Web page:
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KVNO And Dr. Anthony Trecek-King Launch THE SILENT CANON

"The Silent Canon's" first episode airs at 9 p.m. Tuesday, Feb. 23 and 4 p.m. Saturday, Feb. 27 on Classical 90.7 KVNO and streaming online.

KVNO And Dr. Anthony Trecek-King Launch THE SILENT CANON

The history of western classical music is often experienced through a narrow lens that leaves out important figures and works of art. This begs the question: who do we celebrate, and why? Classical 90.7 KVNO and the Omaha Symphony have partnered to commission a new show highlighting the rich contributions of Black artists to the Western classical canon. Written and hosted by Omaha native, musician and conductor Dr. Anthony Trecek-King, "The Silent Canon" explores the work from musicians of African descent, centering their stories and their music.

"The Silent Canon's" first episode airs at 9 p.m. Tuesday, Feb. 23 and 4 p.m. Saturday, Feb. 27 on Classical 90.7 KVNO and streaming online at kvno.org.

"There is a wealth of music that has been left out of our normal channels of music education - it's as if people of color, in particular Black or people of African descent, didn't write classical music at all," said Dr. Anthony Trecek-King. "To get a chance to explore this wealth of music is really exciting for me - this is the way it should be, this is music that should be part of our common language."

"We couldn't be more proud to partner with Dr. Trecek-King and KVNO to spotlight the significant contributions that Black people have made and continue to make in classical music," said Omaha Symphony Chief Revenue and Advancement Officer Anwar Nasir. "Our role as stewards of the artform is to ensure that all facets of our community are recognized and celebrated, and this is one way the Omaha Symphony can support this vital effort here in our community."

Composer, musicologist and Columbia Professor of American Music George E. Lewis wrote recently for the New York Times, "A cone of silence hangs over the work of Black composers from Africa and its diaspora. It is not that Black men and women have not written music, but too often it has been ignored - and thus assumed not to exist at all." It is from the starting point of this thesis that "The Silent Canon" aims not only to celebrate the contributions of Black artists to the Western classical canon, but also begin the work to combat centuries of erasure through the telling of these important stories.

"We are thrilled to partner with the Omaha Symphony on this important program," said Sherry Kennedy Brownrigg, KVNO Assistant General Manager. "Our goal is to help our listeners experience the vast treasure of works composed, performed and conducted by those of African descent that have largely been ignored."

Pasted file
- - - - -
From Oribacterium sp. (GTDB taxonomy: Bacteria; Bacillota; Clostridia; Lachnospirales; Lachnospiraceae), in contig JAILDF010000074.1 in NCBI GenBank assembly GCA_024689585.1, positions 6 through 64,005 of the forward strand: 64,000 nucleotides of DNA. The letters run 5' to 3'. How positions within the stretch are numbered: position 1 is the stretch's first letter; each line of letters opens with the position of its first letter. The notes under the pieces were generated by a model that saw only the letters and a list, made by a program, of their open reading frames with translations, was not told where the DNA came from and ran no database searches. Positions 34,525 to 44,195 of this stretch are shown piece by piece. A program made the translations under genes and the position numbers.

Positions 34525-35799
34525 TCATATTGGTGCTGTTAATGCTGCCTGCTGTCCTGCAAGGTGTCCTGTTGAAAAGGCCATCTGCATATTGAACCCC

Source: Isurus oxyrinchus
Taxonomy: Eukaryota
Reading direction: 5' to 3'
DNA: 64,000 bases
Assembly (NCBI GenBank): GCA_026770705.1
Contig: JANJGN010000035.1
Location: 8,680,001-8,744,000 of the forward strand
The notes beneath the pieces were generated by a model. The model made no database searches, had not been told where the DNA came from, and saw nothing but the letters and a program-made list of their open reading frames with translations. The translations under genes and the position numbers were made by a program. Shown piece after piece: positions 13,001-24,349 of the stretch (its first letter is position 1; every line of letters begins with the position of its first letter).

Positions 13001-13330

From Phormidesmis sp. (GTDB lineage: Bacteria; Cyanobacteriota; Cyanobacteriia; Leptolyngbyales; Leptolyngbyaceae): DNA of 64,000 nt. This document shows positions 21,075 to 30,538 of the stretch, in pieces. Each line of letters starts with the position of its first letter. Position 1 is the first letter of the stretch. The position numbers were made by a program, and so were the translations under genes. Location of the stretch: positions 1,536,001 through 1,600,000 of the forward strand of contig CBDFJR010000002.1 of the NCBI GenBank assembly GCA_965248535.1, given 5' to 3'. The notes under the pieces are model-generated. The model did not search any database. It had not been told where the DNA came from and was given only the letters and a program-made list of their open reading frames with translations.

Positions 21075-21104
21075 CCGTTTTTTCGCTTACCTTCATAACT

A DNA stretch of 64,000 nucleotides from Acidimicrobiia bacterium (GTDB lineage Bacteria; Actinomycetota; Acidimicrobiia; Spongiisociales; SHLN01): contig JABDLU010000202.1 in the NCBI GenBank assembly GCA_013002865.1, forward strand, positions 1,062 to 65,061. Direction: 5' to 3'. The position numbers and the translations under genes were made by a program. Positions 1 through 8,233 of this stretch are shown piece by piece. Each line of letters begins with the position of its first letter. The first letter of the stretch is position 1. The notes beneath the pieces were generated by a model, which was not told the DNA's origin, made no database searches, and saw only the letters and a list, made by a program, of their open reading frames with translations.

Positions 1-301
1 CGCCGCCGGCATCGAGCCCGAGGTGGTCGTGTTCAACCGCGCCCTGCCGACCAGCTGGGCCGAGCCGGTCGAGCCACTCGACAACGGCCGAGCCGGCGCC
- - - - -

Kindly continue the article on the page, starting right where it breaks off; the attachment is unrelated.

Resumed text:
About "The Silent Canon"

Created in partnership with the Omaha Symphony, KVNO commissioned Omaha native Anthony Trecek-King to develop this new program. Part historical retrospective, part review of contemporary and rising artists, the program features composers and artists of African descent including William Grant Still, Florence Price, William Levi Dawson, Undine Smith Moore, R. Nathaniel Dett, Billy Childs, Carlos Simon, Jessie Montgomery and more.

"The Silent Canon" airs on KVNO Tuesdays at 9 p.m. and Saturdays at 4 p.m. beginning February 23 through May 22, running for a total of 13 weeks. The program will also be syndicated to other stations around the country on April 1.

Listeners can hear "The Silent Canon" on Classical 90.7 KVNO, at kvno.org, via KVNO's smartphone app or on smart speakers.

About Dr. Anthony Trecek-King

Dr. Anthony Trecek-King is a graduate of Bellevue West High School and the University of Nebraska at Omaha and a former professor at his alma mater. He carries an international reputation as a choral conductor, scholar and media personality. He is passionate about cultivating artistically excellent ensembles that explore socially relevant issues and is an ardent advocate for the recognition of African American composers and performers.

Ensembles under his direction were integral to projects that have won a Pulitzer Prize, received a Grammy, and earned the National Arts and Humanities Youth Program Award from the Presidential Committee on the Arts. Dr. Trecek-King has worked with a variety of artists and ensembles including Yo-Yo Ma, Leslie Odom Jr., Seraphic Fire, Keith Lockhart and John Williams. He has led performances in world-renowned venues including the Kennedy Center in Washington, D.C., Carnegie Hall, Royal Albert Hall in London and the Sydney Opera House.

Dr. Trecek-King can also be seen on-air and online on the Emmy nominated WGBH television series "Sing That Thing" and two TEDx Boston talks. He was recently named a resident conductor for the Handel and Haydn Society. He holds a Bachelor of Music degree in Cello Performance from the University of Nebraska at Omaha, a Master of Music degree in Orchestral Conducting from Florida State University, and a Doctor of Musical Arts degree in Choral Conducting from Boston University. Trecek-King currently resides in Boston.

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